Time-out was a valuable tool when my kids were little–particularly with the Boy. He would get himself so worked up emotionally that he needed that time to cool down so that I could even talk to him. A lot of the time his time-out had to be in a corner because he needed to have NO visual stimulation. It was the only way that he could calm himself down. Sometimes it took longer than others … and there was that one time a woman called the police on me because she said that I was abusing him in a rest area (for making him stand in the corner). Sigh.
Seriously??? People need to mind their own business! What did the police say?? Have you blogged about this?
Kelly McKenzie says
First off – such a cute photo. Adorable. Yes – I would have broken out in giggles too – absolutely.
My guys are now flown and grown – well pretty much. However, I well remember time out time. They worked like a charm mostly. I think sometimes the little person is so overwrought they are beyond themselves. A little separation does wonders.
As they got bigger – mid – to late teens and we were visited by the delightful Bickerson twins it was really effective when I absented myself. I’d leave the room – either go outside or go into my room and shut the door. I didn’t do this very often but when I did man did they shape up. Dishes got done, kitchen tidied etc.
Ha. That’s awesome. I wish my kids would do chores when I leave. Hopefully that time will come! 🙂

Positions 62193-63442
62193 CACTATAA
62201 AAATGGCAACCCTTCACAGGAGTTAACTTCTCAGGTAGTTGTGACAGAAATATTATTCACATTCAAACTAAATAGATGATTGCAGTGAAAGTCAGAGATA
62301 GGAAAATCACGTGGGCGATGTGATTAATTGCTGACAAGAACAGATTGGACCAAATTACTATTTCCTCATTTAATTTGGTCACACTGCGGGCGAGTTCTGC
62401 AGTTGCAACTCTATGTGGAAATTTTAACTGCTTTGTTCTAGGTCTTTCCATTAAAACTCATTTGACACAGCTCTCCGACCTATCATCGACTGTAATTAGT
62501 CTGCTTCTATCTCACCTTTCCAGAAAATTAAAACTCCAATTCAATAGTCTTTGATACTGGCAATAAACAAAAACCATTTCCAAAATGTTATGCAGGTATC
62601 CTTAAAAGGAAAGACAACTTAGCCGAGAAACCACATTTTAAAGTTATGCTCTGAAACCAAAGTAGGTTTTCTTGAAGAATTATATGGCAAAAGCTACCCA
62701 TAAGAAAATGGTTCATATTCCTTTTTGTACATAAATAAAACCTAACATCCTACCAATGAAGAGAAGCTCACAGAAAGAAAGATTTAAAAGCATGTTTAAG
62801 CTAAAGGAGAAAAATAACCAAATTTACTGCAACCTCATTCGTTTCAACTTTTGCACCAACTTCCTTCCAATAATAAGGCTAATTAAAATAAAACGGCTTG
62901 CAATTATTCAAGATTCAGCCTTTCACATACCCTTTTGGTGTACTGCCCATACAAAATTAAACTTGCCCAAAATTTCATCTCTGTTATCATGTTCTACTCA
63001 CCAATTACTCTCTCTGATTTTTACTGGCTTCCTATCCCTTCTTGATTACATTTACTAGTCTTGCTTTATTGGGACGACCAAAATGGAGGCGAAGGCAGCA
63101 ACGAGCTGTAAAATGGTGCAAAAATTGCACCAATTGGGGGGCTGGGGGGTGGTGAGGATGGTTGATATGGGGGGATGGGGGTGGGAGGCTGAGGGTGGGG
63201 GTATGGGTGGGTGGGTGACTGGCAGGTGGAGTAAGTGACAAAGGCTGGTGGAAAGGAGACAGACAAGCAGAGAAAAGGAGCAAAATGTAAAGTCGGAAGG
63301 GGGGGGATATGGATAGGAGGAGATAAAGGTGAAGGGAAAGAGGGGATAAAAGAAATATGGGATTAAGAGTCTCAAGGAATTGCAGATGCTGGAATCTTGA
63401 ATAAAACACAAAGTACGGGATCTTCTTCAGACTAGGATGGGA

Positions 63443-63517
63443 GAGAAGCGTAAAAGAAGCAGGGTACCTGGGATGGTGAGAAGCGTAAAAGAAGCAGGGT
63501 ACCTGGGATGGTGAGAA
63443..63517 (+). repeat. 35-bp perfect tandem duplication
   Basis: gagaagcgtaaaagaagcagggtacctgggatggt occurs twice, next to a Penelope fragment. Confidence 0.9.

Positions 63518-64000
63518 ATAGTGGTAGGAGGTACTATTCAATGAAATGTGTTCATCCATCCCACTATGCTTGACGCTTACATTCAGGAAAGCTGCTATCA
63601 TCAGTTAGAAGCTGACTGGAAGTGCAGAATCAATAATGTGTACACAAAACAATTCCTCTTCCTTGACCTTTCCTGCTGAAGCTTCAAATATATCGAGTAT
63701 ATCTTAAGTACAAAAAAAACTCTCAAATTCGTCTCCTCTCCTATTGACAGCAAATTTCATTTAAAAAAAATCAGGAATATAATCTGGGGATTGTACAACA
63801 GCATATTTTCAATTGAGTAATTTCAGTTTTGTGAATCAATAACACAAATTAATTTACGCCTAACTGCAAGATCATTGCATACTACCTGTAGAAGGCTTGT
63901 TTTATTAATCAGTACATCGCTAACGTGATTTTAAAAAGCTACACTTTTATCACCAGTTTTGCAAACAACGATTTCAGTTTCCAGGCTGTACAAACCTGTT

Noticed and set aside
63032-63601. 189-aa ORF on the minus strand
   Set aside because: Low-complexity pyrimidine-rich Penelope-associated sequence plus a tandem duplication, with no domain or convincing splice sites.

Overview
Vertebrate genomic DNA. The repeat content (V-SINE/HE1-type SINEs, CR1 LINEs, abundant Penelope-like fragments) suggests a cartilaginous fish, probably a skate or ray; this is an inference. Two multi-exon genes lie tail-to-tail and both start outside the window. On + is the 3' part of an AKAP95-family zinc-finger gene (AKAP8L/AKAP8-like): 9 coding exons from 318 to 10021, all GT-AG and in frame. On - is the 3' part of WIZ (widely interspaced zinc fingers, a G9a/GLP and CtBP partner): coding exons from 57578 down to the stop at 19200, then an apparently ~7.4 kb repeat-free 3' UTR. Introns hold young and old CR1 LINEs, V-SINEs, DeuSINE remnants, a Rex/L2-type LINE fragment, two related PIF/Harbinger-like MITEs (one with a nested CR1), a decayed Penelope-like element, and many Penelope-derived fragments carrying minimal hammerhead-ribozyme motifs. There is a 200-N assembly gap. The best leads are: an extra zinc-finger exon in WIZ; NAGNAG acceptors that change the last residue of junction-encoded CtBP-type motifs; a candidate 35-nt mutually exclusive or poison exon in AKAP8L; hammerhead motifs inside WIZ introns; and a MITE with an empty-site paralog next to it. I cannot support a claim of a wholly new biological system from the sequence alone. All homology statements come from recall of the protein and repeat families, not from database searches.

Time out worked perfectly for my older son. It was the “go to” punishment, when punishment was needed. My younger son was more challenging. Time out for him just didn’t work. He would tell me things like, “I’m sitting here, but in my mind I’m still jumping on the couch.” No, I’m not kidding. We had to get creative with him – and rarely gave/give him time-outs. I think it totally depends on the kids and their own personalities.
I agree that its frustrating to think everything is going along well, then they change up the parenting “rules.”
haha! Oh my gosh. I don’t know what I would do if my kid said that. My niece is kind of like that….sassy. She’ll stay stuff like “I don’t care” when she is getting punished…and I think she really doesn’t. So far, I don’t have a sassy one…yet. 🙂 Yes, who are these people that even get to make the rules??
Ok, I may be out of line being the first visible male replying here. For that I apologise deeply.
Time outs didn’t work on me as a child, nor did corporal punishment. I don’t think my parents ever found a way to get the punishment right. But then again, I was removed from the house at the age of 13, so separation issues arising from time outs is ludicrous.
I agree with the no violence policies we all seem to have. But it also seems that as parents, we have to figure out things on our own and accept our own mistakes as we raise our children. We will make mistakes, and we will all have to pay for them. If you subscribe to Dr. Spock, then you are truly lost; just like most of the so called child psychologists that would much rather dope our kids up than allow us, as parents, to try and deal with the problem and potentially solve them.